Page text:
Three-Act Story Structure

Three-Act Story Structure

What is it?

The 3-act story structure one of the most widely used and beginner-friendly organizational tools to help build an effective story. It divides a story into three distinct acts: the setup, confrontation, and resolution. This helps you establish a clear beginning that captures attention, a well-supported middle that presents your information effectively, and a strong ending that leaves a lasting impression.

Act 1: Introduction (Setup) In the first act, you'll introduce the main characters, set the stage, and establish the initial situation. This act is essential for providing context to your presentation. Engage the audience by creating intrigue and introducing the central conflict or goal that will drive the narrative forward.

Act 2: Development (Confrontation) The second act is the longest and forms the core of your presentation. It's where you'll dive into the details, presenting rising action, complications, and obstacles that the protagonist (your topic or idea) encounters. This act keeps the audience engaged as the story unfolds, building suspense and intensifying the conflict.

Act 3: Conclusion (Resolution) In the final act, you'll bring the presentation to a satisfying resolution. The climax is reached, where the conflict reaches its peak, followed by the falling action and resolution. This act ties up loose ends, offers closure, and provides a clear outcome for the audience. It's important to leave the audience with a sense of fulfillment and a clear understanding of the main message or call to action.

It's important to note that while the three-act structure is a useful guideline, you don't have to adhere to it rigidly. Your story may need additional acts and subplots, or remix the structure to create unique narratives.

      When to use it

      1. If you want a simple yet effective storytelling approach.
      2. When you have limited time for storytelling. It's a concise framework that allows you to convey a message or idea efficiently without the complexity of the Hero's Journey or the detailed analysis of SCQA.

      Remember to

      1. Ensure that the transitions between acts are seamless and well-marked. These transitions are pivotal for guiding your audience through the narrative.
      2. Keep the central message or key takeaway in focus. Every element of your presentation, from Act 1 to Act 3, should contribute to reinforcing and delivering this message.



      Gather inspiration and references

      Collect inspiration and references that are relevant to the project. This can include existing mood boards, Pinterest boards, existing presentation content, and any other presentations from the client. Also, look for presentations that are similar in nature, format, or purpose to the project you're working on.


      Define design elements

      Define the key design elements that will be incorporated into your boards. For a presentation concept board, these elements typically include a chart and/or diagram, typography and type relationships, color schemes, icons, imagery, and 1-3 sample layouts. Determine the specific choices for each element that align with presentation content.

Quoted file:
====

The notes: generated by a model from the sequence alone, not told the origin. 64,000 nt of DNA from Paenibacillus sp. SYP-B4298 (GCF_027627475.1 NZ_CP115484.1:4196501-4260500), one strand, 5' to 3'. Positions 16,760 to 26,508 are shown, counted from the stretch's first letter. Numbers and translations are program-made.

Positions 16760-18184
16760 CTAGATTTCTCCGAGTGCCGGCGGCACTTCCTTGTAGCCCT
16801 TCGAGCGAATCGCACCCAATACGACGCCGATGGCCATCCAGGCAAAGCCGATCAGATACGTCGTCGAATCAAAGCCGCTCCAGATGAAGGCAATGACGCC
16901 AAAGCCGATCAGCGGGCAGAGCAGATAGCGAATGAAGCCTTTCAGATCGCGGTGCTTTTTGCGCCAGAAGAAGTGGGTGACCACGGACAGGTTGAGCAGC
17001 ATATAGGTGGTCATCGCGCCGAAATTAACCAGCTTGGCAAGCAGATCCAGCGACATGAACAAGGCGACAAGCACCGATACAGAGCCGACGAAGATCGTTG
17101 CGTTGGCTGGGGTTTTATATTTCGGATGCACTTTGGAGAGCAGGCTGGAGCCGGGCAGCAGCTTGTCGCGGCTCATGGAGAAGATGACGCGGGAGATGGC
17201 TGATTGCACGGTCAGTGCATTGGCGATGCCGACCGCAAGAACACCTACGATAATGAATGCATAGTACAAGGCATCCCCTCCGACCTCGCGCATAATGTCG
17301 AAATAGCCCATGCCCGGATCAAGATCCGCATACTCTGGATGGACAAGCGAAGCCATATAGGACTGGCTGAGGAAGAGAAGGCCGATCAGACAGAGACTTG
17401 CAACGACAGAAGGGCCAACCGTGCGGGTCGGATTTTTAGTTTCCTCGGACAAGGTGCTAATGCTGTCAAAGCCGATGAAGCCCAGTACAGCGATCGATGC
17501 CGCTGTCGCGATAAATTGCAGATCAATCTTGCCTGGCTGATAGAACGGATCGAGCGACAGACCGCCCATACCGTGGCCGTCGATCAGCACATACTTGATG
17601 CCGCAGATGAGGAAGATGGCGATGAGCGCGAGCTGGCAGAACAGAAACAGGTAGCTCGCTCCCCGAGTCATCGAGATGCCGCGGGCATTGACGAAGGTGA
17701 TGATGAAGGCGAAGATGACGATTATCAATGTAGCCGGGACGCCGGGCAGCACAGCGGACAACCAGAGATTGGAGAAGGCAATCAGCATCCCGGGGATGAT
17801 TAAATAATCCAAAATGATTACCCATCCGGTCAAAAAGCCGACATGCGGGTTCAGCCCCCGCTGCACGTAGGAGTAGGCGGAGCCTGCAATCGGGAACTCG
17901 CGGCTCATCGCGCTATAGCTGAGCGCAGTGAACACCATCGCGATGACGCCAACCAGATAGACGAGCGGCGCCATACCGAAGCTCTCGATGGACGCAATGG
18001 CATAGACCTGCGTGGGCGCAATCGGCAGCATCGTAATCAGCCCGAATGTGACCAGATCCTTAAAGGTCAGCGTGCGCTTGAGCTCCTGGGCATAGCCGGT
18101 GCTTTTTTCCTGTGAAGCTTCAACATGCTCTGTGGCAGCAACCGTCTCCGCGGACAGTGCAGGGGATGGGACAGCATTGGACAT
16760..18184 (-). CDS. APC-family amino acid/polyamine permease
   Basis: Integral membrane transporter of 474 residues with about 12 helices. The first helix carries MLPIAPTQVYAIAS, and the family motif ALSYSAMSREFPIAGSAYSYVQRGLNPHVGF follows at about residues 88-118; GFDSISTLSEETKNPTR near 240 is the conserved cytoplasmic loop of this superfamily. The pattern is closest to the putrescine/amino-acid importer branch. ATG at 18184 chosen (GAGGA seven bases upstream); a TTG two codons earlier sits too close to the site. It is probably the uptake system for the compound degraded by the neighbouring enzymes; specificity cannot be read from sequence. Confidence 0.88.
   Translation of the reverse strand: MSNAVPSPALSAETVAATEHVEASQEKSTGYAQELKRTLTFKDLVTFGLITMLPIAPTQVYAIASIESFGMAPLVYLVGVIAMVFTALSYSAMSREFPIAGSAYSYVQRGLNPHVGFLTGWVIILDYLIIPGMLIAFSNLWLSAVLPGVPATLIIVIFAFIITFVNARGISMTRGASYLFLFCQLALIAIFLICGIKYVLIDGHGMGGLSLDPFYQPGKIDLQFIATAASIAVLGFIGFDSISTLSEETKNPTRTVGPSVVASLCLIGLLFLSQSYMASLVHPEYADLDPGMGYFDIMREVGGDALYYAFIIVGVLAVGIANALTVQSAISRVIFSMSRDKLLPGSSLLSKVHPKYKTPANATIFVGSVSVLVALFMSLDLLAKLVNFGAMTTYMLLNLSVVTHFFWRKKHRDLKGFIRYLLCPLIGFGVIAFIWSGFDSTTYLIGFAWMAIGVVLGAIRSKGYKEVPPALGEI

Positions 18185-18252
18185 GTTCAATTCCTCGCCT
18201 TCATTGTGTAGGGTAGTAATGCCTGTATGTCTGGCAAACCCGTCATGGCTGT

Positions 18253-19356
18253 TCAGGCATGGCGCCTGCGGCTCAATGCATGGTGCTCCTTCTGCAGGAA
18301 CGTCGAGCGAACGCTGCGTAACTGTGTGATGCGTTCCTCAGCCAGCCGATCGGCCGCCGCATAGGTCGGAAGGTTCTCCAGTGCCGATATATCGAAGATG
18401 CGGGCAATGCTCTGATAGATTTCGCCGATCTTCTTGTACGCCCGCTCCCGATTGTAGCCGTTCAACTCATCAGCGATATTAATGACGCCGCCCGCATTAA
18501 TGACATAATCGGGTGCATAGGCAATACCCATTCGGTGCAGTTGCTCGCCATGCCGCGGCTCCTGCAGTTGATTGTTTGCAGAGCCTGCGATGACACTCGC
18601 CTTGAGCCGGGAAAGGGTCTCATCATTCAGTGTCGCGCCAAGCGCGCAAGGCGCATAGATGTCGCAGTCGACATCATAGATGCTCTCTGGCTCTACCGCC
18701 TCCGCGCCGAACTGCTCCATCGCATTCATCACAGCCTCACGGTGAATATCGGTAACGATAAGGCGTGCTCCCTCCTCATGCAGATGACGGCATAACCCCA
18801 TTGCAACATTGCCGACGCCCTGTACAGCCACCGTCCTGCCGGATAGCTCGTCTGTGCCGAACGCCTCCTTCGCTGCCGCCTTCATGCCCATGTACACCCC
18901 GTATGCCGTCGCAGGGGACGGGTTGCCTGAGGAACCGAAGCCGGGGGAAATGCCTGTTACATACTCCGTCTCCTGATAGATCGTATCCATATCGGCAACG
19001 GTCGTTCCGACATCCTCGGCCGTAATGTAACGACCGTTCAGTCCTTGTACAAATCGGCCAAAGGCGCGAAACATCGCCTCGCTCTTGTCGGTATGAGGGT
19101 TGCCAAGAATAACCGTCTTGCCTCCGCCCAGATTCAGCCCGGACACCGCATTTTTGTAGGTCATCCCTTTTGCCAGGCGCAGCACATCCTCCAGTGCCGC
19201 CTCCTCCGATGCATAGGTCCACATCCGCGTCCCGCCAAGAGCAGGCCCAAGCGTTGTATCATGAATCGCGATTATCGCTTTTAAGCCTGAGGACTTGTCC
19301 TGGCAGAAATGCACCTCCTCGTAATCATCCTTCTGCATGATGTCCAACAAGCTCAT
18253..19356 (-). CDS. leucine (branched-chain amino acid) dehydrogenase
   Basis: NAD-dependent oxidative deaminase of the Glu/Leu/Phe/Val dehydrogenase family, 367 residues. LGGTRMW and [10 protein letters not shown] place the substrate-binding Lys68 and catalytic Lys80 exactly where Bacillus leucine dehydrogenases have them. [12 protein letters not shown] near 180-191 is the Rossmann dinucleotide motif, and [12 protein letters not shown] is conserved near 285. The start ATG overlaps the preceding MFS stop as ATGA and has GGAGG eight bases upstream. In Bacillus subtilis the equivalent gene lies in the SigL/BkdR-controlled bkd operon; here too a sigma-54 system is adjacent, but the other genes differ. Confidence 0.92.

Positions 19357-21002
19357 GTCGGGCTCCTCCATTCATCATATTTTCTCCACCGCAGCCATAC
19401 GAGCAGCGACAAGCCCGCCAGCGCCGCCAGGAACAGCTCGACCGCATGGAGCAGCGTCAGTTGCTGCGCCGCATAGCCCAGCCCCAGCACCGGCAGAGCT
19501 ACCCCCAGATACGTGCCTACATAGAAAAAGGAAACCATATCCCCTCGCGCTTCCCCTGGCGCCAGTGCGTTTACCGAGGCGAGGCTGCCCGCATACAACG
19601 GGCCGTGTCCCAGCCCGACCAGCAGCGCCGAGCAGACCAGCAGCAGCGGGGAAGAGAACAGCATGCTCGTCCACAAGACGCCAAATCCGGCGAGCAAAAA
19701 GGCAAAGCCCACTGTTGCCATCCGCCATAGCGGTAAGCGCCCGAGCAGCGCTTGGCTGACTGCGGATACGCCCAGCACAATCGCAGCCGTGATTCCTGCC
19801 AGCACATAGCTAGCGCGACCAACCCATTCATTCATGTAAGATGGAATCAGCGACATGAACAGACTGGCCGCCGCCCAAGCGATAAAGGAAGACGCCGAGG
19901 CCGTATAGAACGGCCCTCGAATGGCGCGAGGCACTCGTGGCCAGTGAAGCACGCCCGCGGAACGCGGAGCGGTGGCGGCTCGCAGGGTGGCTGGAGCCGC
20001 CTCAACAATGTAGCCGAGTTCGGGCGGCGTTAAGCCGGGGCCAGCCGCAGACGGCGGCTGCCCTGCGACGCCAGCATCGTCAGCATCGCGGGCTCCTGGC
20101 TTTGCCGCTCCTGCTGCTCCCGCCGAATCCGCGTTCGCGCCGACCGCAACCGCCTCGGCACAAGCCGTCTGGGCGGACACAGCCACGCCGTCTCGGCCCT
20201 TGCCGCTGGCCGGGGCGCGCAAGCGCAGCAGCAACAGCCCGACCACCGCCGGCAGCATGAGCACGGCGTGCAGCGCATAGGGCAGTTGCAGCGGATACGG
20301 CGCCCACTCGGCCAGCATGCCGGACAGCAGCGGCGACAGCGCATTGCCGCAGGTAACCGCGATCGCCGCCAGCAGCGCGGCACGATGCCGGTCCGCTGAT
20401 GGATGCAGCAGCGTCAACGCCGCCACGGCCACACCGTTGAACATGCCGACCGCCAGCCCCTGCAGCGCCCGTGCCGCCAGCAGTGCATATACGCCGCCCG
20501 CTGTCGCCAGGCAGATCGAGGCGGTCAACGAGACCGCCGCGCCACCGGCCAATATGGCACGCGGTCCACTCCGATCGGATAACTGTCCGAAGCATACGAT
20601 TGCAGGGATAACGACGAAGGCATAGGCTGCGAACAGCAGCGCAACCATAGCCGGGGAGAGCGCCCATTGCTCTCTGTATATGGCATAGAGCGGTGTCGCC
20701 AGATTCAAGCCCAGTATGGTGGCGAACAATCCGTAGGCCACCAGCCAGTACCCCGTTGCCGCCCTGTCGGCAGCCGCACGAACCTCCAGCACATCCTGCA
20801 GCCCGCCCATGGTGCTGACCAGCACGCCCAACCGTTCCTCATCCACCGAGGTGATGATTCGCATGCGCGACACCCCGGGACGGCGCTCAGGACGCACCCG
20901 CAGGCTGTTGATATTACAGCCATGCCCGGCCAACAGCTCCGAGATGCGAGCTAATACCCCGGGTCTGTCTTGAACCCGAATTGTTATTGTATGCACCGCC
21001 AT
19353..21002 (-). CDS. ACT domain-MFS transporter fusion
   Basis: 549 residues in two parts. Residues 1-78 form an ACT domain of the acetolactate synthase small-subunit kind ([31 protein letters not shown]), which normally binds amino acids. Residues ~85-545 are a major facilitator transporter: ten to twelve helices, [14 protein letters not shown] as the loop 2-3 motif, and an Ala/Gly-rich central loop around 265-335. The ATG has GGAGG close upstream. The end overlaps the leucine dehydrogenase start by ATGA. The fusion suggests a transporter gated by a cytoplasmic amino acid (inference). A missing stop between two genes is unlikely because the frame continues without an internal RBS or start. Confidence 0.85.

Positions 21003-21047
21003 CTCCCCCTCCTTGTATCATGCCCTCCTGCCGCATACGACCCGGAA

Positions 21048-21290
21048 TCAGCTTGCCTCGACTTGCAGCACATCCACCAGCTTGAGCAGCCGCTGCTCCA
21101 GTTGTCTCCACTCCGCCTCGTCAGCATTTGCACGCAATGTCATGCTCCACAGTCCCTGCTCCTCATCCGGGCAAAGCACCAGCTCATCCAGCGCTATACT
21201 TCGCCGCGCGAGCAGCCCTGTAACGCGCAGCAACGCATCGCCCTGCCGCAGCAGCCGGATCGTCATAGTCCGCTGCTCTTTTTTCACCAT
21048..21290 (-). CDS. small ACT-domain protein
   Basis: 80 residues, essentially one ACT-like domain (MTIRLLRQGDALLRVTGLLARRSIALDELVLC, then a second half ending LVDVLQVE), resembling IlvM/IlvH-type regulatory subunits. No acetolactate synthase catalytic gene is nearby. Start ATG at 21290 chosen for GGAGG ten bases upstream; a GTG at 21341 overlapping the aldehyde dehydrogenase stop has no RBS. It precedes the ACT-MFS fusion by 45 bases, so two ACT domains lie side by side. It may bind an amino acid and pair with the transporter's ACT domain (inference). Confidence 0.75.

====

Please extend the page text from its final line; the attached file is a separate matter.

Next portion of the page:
Brainstorm and sketch ideas

      Start generating design ideas by brainstorming and sketching rough concepts. Think freely and explore various directions while keeping the brand's identity, values, and target audience in mind. Consider design details such as rounded corners, outline versus solid versus gradient, image style and tone, etc. Don't worry about perfection at this stage; focus on capturing the essence of each idea.


      Select the strongest concepts

      Review and evaluate the sketched ideas based on their alignment with the brand's objectives and visual identity. Select the most promising concepts that have the potential to communicate the desired message effectively.


      Explore and refine concepts on digital boards

      Transfer the selected concepts from your sketches to digital concept boards. Create separate boards or groups of boards for each concept. Organize and structure the digital concept boards in a logical and visually pleasing way, considering the flow, hierarchy, and composition of the elements. Use layout techniques like grids to create consistency and balance.


      Select concepts for client review

      Choose 2-3 concepts that effectively communicate the desired message and align with the brand's objectives and visual identity. Ensure each concept is distinct from one another while staying consistent with existing brand guidelines and the nature of the presentation.


      Present and discuss

      Develop a narrative or description for each concept on the concept boards. Clearly explain the thought process, reasoning, and unique selling points behind each design. Encourage discussions and gather feedback from the client to understand their preferences and expectations.


      Make adjustments and finalize

      Based on the feedback received, iterate on the concept board if necessary, making adjustments and improvements. Once the concept board is approved, it serves as a guide for the subsequent design stages.Make any final refinements or modifications before moving forward with the project.